The Federal Interagency Committee on EMS (FICEMS) should take the lead. A significant barrier to coordinating preparedness in the pre-hospital arena is that EMS sits at the crossroads of public health, health care, and public safety. There is no designated lead federal agency for EMS. As a consequence, the federal government has not set standards for EMS performance in the homeland security mission and some EMS provider types have received as little as four percent of DHS preparedness funding.
Congress mandated creation of the FICEMS to ensure interaction among Federal agencies in support of EMS and 9-1-1 systems. Its mission is to coordinate projects across the Federal government.
Improving field EMS interaction and interoperability during violent mass casualty incidents must be a high-priority initiative for FICEMS. FICEMS is also well-positioned to establish a cross-disciplinary effort to collect, analyze and validate best practices for pre-hospital and hospital-based response to violent mass casualty incidents, from bystander actions to field treatments and surgical care. FICEMS must also advocate among its members for proper funding for integration of all EMS provider types into the homeland security mission.
The FDA must be a partner in this process. Innovations from military medicine, such as redesigned tourniquets and utilization of hemostatic agents, have helped save lives. These treatments are supported by a large body of uncontrolled clinical evidence. FICEMS and the FDA should facilitate prehospital inclusion in randomized controlled trials of innovative trauma care.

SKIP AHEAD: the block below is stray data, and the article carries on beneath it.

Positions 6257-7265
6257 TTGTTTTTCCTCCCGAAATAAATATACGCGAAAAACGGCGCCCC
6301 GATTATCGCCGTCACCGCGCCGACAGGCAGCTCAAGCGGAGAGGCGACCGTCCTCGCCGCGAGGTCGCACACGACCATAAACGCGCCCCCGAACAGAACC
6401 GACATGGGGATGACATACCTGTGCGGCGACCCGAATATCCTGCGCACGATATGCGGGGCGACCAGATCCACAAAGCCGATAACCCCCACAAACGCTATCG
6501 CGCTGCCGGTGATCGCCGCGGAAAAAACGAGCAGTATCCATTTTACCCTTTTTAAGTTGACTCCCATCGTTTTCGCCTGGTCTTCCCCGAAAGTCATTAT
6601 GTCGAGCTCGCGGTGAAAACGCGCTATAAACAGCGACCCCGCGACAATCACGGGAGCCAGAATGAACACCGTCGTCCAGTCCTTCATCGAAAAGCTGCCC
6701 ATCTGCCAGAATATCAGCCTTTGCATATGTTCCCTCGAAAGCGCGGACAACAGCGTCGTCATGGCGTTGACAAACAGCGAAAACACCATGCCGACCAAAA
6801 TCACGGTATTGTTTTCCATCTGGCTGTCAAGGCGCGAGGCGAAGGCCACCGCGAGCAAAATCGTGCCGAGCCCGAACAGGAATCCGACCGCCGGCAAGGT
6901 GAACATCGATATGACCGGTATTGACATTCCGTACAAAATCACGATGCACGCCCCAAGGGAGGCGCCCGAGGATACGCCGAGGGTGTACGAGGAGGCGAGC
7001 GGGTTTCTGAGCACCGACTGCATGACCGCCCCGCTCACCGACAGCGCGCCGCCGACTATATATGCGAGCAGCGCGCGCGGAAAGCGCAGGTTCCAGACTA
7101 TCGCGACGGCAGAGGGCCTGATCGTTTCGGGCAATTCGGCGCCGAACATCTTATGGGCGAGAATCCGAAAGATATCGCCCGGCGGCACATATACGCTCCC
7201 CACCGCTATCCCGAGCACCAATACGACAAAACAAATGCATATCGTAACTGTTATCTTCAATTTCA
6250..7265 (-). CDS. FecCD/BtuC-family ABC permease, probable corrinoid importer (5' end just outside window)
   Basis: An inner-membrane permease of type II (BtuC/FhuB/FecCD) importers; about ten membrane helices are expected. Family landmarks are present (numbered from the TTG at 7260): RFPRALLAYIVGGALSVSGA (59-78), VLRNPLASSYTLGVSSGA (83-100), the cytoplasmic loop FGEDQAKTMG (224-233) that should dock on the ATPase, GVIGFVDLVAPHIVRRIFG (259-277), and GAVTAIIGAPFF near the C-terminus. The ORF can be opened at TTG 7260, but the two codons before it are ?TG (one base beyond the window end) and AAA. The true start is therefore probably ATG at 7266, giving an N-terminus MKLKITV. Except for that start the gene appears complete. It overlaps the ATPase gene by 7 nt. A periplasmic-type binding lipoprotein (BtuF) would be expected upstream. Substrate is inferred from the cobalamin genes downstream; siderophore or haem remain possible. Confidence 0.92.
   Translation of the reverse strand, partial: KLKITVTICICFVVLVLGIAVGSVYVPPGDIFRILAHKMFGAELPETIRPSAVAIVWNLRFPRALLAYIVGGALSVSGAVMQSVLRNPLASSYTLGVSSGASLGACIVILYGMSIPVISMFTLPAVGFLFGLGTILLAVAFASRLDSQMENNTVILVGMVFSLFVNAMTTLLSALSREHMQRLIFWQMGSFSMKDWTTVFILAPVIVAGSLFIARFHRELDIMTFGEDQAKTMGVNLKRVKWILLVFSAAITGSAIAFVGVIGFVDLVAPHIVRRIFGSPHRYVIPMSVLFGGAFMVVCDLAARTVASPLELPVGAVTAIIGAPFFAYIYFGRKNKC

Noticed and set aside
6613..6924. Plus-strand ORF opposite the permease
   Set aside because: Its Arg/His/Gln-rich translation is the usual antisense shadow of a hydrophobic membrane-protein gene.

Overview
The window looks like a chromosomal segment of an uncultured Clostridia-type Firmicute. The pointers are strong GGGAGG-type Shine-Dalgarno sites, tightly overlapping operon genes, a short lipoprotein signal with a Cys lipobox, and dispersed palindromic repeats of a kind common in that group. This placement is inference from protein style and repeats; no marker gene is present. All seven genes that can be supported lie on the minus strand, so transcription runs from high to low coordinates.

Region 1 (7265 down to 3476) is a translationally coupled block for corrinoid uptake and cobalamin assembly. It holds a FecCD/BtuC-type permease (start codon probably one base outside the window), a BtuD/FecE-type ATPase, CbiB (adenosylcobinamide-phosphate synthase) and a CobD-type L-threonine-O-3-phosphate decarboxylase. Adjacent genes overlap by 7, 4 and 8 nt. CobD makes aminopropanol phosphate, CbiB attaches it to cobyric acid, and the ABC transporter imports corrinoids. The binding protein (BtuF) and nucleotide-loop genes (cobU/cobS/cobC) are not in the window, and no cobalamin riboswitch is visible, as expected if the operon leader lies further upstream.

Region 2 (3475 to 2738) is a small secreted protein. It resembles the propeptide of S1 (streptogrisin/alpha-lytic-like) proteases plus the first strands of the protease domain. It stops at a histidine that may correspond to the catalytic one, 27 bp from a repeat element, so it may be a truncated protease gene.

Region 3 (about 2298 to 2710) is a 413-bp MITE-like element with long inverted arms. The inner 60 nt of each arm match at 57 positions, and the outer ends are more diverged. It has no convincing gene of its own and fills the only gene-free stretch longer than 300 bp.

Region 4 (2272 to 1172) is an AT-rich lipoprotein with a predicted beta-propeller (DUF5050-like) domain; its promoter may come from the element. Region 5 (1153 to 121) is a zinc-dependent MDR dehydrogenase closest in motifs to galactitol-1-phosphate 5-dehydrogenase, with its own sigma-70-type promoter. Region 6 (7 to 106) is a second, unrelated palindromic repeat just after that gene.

Scott Somers, Ph.D., is a CCHS senior fellow with over 20 years in emergency medical services. He was formerly a member of the National EMS Advisory Council.
Raphael M. Barishansky, MPH, MS, CPM, is a CCHS senior fellow with over 20 years of experience in emergency medical services and public health preparedness.
The so-called “militarization of police” became a topic of intense political conversation after the officer-involved shooting of an unarmed 18-year-old man in Ferguson, MO in August 2014, followed by days of civil unrest. American police departments have been criticized for stockpiling military-grade weapons and gear, which are often used for routine raids, such as serving search warrants, or deployed against protestors, as was done in Ferguson. Critics question whether such equipment is needed by police.